Thomas Skelton is impressed that he was able to finish his MindRight Ride for Mental Health.
He applauds everyone for getting on board to help blow past the goal of raising $10,000 for MindRight, earning $15,000 in donations.
More importantly, the Fernie Ghostriders associate coach and assistant GM is proud of the conversations struck on mental health.
Through his personal social media, Skelton sparked conversations during the ride that were positive. He connected with people in the respective communities he was in.
“There was a guy in Creston who sat and chatted with me for a few minutes while I was waiting for a hotel and asked about the ride,” says Skelton, 33. “We had a really good conversation surrounding mental health. It importance and just destigmatizes mental health. What it means to maybe not feel at your best mentally. That is probably what I am most proud of. It’s been really rewarding to see people talk about it and have some conversations surrounding mental health.”
Skelton says the more people talk about their experiences, the more people see it is not a one person issue.
“It’s OK to feel that way. It’s OK to speak about any mental health issues you have,” he says. “Just seeing people being able to share their stories and get conversations going, it helps a lot of people realize they’re not in it alone. There is always somebody that they can reach out to. Hopefully people continue to make that decision.”
At each stop to end a riding day, Skelton was greeted by a member of the respective Kootenay International Junior Hockey League organization and media person. Those stops were in Kimberley, Creston, Nelson and Kelowna. He also stopped in Gray Creek. He credits the KIJHL for the support on this, as well as local media, who were “phenomenal.”
“I did a ton of radio interviews – morning shows. The local radio stations were phenomenal because it helped get the word out,” he says. “I can’t begin to say how grateful I am for the opportunity.”
Skelton isn’t taking credit for the money raised.
“The fundraising part was a big deal. We were fortunate enough that people really bought in and helped us surpass that,” says Skelton. “The KIJHL was unbelievable and all of the teams. I think that was really important. It’s something that I’m proud of, but that’s really their accomplishment more than it is mine. I got to give a shout out to the community of Elkford, where I live. They were phenomenal right at the start getting us going.”
Skelton pushed his limits cycling from Fernie to Kelowna. Day one took him five hours, seven minutes to cycle 121.8 KM from Fernie to Kimberley.
“It was a lot of fun, it was kind of ebb and flow, sort of like a hockey game,” says Skelton of his cycling adventure. “There were some ups and downs and a few times I had to talk some sense into myself. Hey, one pedal at a time or one step at a time. All in all it was a really good experience. I hadn’t done that many 100-km rides back-to-back before.”
Adrenaline pushed Skelton through the first day. He woke up at 4:30 a.m. each day to beat the heat, but the second day was a tough stretch. Skelton cycled from Kimberley to Creston, which was 145 KM.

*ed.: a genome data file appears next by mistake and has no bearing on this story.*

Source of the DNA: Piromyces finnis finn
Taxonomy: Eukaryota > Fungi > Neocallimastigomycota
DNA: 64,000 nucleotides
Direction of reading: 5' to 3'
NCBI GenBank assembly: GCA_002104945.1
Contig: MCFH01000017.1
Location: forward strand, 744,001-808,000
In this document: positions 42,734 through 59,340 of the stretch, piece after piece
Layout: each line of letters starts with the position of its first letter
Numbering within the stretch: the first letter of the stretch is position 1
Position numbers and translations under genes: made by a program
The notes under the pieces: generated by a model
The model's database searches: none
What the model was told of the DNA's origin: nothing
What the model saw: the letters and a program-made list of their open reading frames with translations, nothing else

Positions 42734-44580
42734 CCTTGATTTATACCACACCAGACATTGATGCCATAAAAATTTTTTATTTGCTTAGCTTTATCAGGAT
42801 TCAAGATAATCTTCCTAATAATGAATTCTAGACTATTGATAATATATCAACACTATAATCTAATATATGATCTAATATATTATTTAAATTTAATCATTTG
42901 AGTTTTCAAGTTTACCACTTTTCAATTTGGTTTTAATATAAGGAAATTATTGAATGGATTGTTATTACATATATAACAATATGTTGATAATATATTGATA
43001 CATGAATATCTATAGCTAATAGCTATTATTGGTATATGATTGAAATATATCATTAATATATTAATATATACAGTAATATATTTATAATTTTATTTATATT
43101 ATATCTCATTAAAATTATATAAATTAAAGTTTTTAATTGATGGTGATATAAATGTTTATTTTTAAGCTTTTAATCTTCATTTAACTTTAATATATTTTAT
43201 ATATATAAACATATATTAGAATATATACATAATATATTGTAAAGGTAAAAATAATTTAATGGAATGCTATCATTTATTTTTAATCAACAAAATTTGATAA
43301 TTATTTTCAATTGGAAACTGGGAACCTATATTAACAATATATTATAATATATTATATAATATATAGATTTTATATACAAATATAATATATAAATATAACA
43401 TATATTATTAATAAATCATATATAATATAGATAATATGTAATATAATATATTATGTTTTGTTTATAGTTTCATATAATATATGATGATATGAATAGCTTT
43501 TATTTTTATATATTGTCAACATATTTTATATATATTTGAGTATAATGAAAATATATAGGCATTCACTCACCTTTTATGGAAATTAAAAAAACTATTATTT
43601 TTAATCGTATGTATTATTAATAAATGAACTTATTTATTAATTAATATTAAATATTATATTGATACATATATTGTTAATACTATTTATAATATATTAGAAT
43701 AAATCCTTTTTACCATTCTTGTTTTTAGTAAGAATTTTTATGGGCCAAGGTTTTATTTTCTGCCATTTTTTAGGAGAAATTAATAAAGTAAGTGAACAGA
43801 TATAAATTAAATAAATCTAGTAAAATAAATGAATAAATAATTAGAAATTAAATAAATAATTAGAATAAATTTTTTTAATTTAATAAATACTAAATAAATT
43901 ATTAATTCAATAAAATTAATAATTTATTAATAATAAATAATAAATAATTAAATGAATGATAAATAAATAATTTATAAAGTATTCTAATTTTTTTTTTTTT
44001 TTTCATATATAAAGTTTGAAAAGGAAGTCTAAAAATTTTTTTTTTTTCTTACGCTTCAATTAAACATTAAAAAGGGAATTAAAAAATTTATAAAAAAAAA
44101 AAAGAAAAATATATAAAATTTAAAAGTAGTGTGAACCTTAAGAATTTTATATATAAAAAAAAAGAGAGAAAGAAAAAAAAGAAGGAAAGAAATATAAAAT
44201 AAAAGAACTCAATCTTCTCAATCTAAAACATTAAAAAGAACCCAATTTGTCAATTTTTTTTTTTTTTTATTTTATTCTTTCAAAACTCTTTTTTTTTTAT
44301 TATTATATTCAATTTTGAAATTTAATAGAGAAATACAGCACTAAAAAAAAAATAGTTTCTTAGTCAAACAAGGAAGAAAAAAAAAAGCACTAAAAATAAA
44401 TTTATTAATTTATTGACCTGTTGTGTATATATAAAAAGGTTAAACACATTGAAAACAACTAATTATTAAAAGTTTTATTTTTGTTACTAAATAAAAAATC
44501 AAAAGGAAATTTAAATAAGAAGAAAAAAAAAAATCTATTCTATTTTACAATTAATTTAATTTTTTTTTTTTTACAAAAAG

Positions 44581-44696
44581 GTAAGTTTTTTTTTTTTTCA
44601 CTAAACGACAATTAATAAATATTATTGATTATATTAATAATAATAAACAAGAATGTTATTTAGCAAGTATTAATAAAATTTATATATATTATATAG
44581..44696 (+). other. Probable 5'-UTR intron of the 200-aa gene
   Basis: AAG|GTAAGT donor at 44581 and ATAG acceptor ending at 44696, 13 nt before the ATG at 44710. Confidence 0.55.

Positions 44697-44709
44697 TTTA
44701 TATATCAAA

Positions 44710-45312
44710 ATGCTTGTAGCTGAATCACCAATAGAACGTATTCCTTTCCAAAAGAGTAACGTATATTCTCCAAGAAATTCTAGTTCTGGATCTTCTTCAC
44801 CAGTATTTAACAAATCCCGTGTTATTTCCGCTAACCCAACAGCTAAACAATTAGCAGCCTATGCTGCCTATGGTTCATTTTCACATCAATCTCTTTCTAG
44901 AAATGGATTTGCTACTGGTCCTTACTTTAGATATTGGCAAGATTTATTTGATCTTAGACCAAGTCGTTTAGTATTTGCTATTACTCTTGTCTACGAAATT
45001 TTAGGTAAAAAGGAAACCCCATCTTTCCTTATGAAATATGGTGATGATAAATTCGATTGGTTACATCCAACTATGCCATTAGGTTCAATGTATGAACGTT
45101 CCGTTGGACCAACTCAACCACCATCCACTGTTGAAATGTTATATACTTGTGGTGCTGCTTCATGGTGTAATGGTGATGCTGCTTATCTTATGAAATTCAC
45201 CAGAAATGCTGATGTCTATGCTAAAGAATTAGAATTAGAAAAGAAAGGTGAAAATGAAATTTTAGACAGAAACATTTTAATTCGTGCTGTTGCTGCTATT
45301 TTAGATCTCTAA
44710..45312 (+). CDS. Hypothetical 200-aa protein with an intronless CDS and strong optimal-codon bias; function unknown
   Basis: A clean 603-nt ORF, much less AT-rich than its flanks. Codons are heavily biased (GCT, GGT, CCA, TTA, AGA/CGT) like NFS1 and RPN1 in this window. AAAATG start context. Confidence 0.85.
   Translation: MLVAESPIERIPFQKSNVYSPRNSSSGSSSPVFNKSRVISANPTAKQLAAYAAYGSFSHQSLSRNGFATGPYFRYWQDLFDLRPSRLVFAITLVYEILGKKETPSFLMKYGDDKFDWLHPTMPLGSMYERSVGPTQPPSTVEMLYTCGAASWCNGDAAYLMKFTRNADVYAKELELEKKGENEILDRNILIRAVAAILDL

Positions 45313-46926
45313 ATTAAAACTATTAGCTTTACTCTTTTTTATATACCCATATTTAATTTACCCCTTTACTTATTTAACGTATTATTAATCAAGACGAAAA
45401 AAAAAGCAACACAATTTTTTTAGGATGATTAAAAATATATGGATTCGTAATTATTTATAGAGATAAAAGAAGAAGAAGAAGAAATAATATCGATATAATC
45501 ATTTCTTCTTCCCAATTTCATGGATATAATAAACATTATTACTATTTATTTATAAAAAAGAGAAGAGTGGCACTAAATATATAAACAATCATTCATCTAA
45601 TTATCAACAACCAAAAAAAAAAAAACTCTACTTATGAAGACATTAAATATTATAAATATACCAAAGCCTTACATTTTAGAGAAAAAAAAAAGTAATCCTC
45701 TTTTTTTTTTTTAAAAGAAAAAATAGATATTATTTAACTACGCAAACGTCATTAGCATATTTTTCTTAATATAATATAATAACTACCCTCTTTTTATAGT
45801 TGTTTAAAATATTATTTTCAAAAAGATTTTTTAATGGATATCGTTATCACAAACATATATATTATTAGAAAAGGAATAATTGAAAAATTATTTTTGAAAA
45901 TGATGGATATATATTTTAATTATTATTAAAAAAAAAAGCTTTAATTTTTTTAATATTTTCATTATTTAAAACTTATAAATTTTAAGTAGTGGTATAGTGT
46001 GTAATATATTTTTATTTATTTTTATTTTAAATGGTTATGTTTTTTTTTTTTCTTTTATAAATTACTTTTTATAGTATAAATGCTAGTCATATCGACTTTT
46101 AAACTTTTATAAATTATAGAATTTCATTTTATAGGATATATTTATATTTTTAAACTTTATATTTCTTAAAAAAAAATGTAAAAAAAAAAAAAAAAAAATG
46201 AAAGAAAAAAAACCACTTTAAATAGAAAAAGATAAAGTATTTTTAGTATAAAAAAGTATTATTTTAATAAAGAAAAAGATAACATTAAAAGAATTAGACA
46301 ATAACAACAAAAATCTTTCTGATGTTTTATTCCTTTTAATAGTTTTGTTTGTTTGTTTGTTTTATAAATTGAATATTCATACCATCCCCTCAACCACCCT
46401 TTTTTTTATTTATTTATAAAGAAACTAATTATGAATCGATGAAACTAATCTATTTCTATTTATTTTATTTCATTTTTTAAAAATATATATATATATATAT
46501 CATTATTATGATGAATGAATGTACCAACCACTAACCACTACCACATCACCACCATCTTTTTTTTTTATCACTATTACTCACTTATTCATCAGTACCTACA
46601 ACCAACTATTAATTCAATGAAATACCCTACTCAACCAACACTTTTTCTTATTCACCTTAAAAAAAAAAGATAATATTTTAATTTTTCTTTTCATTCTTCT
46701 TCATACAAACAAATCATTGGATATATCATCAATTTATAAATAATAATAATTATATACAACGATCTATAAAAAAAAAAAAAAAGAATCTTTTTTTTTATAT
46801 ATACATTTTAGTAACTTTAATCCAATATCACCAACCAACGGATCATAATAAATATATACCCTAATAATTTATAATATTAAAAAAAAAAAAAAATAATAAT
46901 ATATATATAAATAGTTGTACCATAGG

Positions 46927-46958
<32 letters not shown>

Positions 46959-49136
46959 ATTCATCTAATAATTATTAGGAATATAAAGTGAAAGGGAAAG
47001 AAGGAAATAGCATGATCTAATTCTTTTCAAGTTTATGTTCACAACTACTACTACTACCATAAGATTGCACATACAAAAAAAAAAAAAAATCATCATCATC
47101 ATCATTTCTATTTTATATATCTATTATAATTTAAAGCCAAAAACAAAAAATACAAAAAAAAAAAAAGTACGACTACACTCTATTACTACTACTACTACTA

“There were some elevations by Moyie Lake that had busy highway traffic,” says Skelton. “Those places tested me mentally. That was the toughest riding day. We knew that was going to be the hard part. Everything else just worked out amazing.”
Skelton persevered during the ride because there are five things as a coach and teacher he tries to adapt from NBA coach Doc Rivers. The first is to finish the race. Second, is to not make excuses for yourself. Third is, put we over me, fourth is pressure is a privilege and the last one is champions are successful people who move forward.
“If you are going to talk the talk, you better walk the walk,” he added. “There were a few times where, you go hold on, you got to do this for five more minutes. From there you just keep building. You have got to finish your race. You put a little bit of pressure on yourself and have high expectations for yourself. I used some of those keys that I try to teach and preach both at school and in the dressing room.
“There were a few times where I had to have some pep talks while I’m on the road or on this stretch of highway that looks like it’s getting longer every time I look up,” he continued.
Skelton wrapped up his journey at Wings in Kelowna at 4 p.m. Skelton can’t say enough good things about Myles Mattila, the founder of MightRight for Athletes Society and the great things he does. The two had a good chat while watching the Tampa Bay Lightning win the Stanley Cup over Montreal.
Skelton has many highlights from this adventure, but seeing his wife and kids, meeting up at the hotel and talking about his day, having some quiet time with them was the overall highlight.
“Seeing my kids excited for me, excited for the cause and opening them up to the world of mental health – allowing them to talk about it, I think that was probably the highlight overall.”